Your Major Is Not Pointless

Your Major Is Not Pointless

You just chose the road less traveled out of passion

There is a certain "coming of age" question we start getting that no one warned us about. Once you begin your senior year of high school, all anyone wants to know about is what college you're going to and what you'll be studying.

People seem to value certain interests over others. We have been told from a young age to "follow our dreams" however, as someone "studying" English, people always give me that smile and say "Well, at least you're pursuing a passion." which sounds achingly familiar to the way good old southern women say "Well, bless her heart". Trust me, I get it. I know the implications of choosing such an unstable major, but come on. Liberal Arts are the ancient forms of education. Not trying to be cliche, but Galileo studied philosophy and look where he ended up... in your textbook.

For thousands of years, the seven liberal arts were the most prestigious areas of study but modern society looks down on them. These included music, logic, grammar, and language. The basic foundation for education and core of modern civilization lay within the areas of study that seem most unstable today. Even still, we incorporate the liberal arts into our education but seem futile in further examination because they don't "make money" and seem necessary to us. Where would we be without these men who considered thinking an art form?

English is considered the 7th most pointless major on (although I bet that author feels a bit hypocritical since he is writing for a mediocre blog) which is fine, but why are we always putting the arts down? I think having a major that encompasses the things you care about is a practical way of ensuring success in your career. I'm not saying solely major in English, Art or Photography because I think you could use a second major as a catalyst for a job, but I am saying it is okay to do what you love. For example, if I was your doctor, I wouldn't know the flu from chicken pocks. If I was your civil engineer, I promise that your roads would be messed up. Then how are you going to get to your office job? Trust me, you want me in the corner reading my book.

Likewise, you don't want me painting a mural on your local brick wall. The last thing you want is an untrained person being paid to fling permanent paint on your neighborhood wall. I would love to walk down College Avenue and see more art. It is a vital part of our community's culture. Without people who are pushed to pursue art, we would see far less painting and far more vandalizing. When young bright minded individuals are given the right tools, they can turn something average into a phenomenal change in a community.

I listened to a TED talk (linked below) about urban art once and it changed my view of a lot of community. Passion is the way to educational success. If a kid who has nothing to love realizes he is a kid who loves music, then we should applaud that. What is the difference between another Pre-Med student and another Music Education student? On the surface, it might seem like one is smarter than the other, but I think it takes a lot of guts to realize you could make a bigger impact in the world by being a musician or painter than being a surgeon. I have a friend who loves Chemistry so much he decided to be a Chem major. That is amazing. But what about me? I love reading, but when I tell you I am majoring in English I get the sad soft smile. I can tell people my plans about double majoring and becoming an Editor/Publisher in NYC and wanting to work to promote inner-city childhood education and helping raise the literacy rates, but I honestly believe people are immediately turned off by the idea of my spending thousands of dollars and hundreds of hours reading. I wish people would listen to why I chose what I did. I think education is the way out of poverty. Educating the next generation needs to be a priority because through education we find passion. Kids need to be given the opportunity to branch out and learn everything there is to know in a fun and engaging way! With this, they would be more willing to continue an education in an area they actually care about instead of what is more socially expected.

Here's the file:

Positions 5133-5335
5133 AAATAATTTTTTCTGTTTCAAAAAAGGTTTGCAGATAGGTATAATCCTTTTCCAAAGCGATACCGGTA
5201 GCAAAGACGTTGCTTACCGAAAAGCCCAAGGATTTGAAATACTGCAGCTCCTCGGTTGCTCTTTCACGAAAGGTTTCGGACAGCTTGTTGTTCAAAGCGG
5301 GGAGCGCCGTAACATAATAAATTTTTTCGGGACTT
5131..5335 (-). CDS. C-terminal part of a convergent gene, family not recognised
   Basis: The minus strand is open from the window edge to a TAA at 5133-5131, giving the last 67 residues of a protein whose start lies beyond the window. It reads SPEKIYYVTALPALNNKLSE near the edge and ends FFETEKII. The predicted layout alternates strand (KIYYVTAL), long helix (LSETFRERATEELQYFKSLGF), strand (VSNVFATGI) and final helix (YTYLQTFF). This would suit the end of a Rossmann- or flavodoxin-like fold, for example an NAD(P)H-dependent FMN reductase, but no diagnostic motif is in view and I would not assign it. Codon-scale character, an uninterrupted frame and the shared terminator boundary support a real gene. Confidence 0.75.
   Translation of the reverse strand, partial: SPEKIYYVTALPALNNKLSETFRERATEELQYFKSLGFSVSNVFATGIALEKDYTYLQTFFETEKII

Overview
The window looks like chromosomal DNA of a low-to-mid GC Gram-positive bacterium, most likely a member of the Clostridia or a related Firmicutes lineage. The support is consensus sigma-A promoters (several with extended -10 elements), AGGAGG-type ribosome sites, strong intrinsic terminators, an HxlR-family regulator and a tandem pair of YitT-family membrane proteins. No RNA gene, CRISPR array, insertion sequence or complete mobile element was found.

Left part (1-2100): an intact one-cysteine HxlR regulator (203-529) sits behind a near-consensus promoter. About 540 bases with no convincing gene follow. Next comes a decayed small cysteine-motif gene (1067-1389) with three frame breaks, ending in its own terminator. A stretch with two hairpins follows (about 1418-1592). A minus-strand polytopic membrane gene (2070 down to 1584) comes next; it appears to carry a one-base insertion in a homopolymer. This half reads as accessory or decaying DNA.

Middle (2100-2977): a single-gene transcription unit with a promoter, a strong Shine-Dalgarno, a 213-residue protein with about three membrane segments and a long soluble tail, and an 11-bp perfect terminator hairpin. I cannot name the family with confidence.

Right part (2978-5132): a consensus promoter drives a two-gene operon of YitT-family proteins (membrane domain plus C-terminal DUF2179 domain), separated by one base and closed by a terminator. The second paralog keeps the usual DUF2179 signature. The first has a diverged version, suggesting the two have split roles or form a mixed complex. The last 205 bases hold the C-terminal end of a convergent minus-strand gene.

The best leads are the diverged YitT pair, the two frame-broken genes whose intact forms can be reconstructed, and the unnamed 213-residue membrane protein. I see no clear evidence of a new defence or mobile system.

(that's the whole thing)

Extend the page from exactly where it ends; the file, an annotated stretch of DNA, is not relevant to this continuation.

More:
Someone once asked me why I was passionate about English and I said, "As a reader, I become enchanted by experiencing other peoples thoughts. They transport me to their world instead of relying on my thoughts to create my own world. It gives me a moment to relax and live in something I do not have to create. When reading, I am given ideas that never occurred to me. As a writer, I am also taken to another world. The only difference is it is a world I have created. It is a parallel place to the one I live in, but it is not the same. Although it is from my mind, the characters still write their own story." I want others to be able to feel the way I feel about something. Whether it be art, English, chemistry, film, or basket weaving, at least there are people making steps to pursuing the things they love. So never look at someone with a liberal art major and wonder what they'll do with their lives. Be proud that they're willing to take those risky steps to being something more than who they are now. Be thankful there was someone in their life that guided them to be passionate and excited. Be hopeful that they will be successful. Be supportive of their decision. It is a scary decision, but it is one that has a great pay-off when they get finished writing their last 25-page paper about an ancient Viking story you never even knew existed.

Click "Listen to Full Show" to hear a TED Radio Hour about art (community center/urban art section included):

PHYSICAL LINK TO TED RADIO HOUR about art (community center/urban art section included):

Cover Image Credit: Pixabay

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I Am A College Student, And I Think Free Tuition Is Unfair To Everyone Who's Already Paid For It

Stop expecting others to pay for you.


I attend Fordham University, a private university in the Bronx.

I commute to school because I can't afford to take out more loans than I already do.

Granted, I've received scholarships because of my grades, but they don't cover my whole tuition. I am nineteen years old and I have already amassed the debt of a 40-year-old. I work part-time and the money I make covers the bills I have to pay. I come from a middle-class family, but my dad can't afford to pay off my college loans.